Shared harvest: a vegan bio-textile fashion future

  • 11am – 12pm
  • 1pm – 2pm
  • 3pm – 4pm

Level 3 in Z9 Building(Room 350)

Suitable for ages 12+

  • Free on the day(limited spaces)
  • or $5 reservation fee in advance(plus GST & booking fee)
Shared harvest: a vegan bio-textile fashion future - Here are some we made earlier
Here are some we made earlier

Workshops exploring vegan bio-textile fashion wearables

Enjoy making and taking home your personally-designed vegan bio-textual clothing. Share your kombucha live culture with friends and family to spread the love of vegan bio-textiles. Bio–textiles are a sustainable, biodegradable, infinitely reusable, and democratic material.The workshops propose a speculative future in which bio-textiles (from kombucha) act as a catalyst for global community collectives to share, connect and educate through live bacteria, empowering ‘homegrown’ vegan apparel.

NB There is a colourful display of the raw kombucha on level 2 by the central staircase in the main building.

Bookings are essential and tickets will be released soon.

The duration is 1 hour

The Creators

Presented by

  • Dean Brough (Head of Studies School of Design)
  • Alice Payne (Fashion lecturer)
  • Dr Peter Musk (The Edge Science Catalyst)

Partners

QUT has been partnering with The Edge, State Library of Queensland, since 2014 to research how the bio-textile can be modified for different purposes and worked into clothing and fashion artefacts, as well as how it could be scaled up for industrial manufacturing.

The Making Of

How did you make it?

Making kombucha fabric is almost like brewing beer. We produce it by fermenting tea using a symbiotic colony of bacteria and yeast, or SCOBY. This forms a fast-growing curd on the surface which we harvest, wash and dry to make a material of a strength and texture somewhere between leather and paper.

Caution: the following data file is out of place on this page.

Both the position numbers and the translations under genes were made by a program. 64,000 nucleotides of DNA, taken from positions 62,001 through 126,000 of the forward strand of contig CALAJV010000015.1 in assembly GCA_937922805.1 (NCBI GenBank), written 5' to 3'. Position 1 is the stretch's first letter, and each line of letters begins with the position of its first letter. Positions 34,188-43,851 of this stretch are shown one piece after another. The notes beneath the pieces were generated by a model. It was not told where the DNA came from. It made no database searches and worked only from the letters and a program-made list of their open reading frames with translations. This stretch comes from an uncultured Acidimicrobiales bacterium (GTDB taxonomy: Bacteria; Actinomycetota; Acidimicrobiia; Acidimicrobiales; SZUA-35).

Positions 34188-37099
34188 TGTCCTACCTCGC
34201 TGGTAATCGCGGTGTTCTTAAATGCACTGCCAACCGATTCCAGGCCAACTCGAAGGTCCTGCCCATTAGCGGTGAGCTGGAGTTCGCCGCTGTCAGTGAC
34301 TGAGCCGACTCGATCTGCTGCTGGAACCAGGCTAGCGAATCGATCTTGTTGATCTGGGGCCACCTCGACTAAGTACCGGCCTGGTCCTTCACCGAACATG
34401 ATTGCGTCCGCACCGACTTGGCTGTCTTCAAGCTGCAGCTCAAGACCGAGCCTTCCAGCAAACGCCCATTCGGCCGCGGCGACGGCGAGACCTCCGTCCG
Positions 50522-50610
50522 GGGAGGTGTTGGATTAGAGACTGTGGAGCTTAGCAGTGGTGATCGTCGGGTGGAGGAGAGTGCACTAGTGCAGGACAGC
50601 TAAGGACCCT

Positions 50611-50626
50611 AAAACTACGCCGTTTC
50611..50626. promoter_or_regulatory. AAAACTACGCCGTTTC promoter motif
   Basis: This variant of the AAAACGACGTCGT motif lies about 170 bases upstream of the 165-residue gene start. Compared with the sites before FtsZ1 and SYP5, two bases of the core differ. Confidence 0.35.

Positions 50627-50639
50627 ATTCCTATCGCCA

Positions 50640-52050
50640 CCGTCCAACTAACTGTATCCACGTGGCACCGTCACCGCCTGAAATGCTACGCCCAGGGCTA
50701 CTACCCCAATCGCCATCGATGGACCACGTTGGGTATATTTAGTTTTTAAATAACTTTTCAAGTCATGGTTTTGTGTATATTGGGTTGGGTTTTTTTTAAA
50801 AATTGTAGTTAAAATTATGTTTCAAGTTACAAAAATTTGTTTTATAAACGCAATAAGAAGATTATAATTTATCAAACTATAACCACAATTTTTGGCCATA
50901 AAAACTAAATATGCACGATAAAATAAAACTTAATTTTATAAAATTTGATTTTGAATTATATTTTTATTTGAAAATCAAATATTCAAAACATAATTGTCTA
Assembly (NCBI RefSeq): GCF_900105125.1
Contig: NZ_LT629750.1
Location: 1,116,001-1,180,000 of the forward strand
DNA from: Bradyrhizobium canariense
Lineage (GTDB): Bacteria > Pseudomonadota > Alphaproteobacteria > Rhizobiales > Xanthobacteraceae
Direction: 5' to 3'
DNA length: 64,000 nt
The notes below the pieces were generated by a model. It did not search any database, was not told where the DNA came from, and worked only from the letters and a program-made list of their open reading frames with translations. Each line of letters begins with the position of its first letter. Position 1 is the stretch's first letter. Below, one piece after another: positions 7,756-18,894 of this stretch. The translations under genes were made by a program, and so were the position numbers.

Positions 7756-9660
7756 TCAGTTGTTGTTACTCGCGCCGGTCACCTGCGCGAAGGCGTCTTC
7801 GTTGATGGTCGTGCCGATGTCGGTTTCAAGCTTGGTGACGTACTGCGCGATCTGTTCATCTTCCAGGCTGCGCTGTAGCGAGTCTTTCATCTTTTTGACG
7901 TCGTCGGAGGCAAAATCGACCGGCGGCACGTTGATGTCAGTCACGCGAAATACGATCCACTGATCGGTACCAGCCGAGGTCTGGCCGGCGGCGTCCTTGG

Our work contributes to this area through testing both the optimum growing conditions for the textile and its application to construct durable fashion artefacts.

What's the point of difference?

It’s one of only a few kombucha bio-textile research programs in the world and the only one in Australia. This research is fascinating and fun – we are investigating the properties of what is essentially a brand new textile.

How is this relevant to our future lives?

The workshops propose a speculative future in which bio-textiles act as a catalyst for global community collectives to share, connect and educate through live bacteria, empowering ‘homegrown’ vegan apparel.

What's some other interesting facts?

Students have already produced briefcases, handbags, shirts, shoes, vests, jewellery and even whole outfits. We’ve come a long way in the experimental process – exploring which dyes work best with the material, determining the best ways to shape and join it, finding how to waterproofing it, and adding reinforcing materials like cotton gauze to the growing curd to make the product stronger.

There is a growing field in which fashion design intersects with biotechnology.

Bio-artists Oron Catts and Ionat Zurr have created ‘victimless leather’ grown from cultured cells. Suzanne Lee in the UK and Sacha Laurin in the US are each working with Kombucha material. Although still speculative, these collaborations between science and design point to new material applications for fashion.

Getting to CreateX

Cnr Kelvin Grove Rd and Musk Avenue,
QUT Kelvin Grove Campus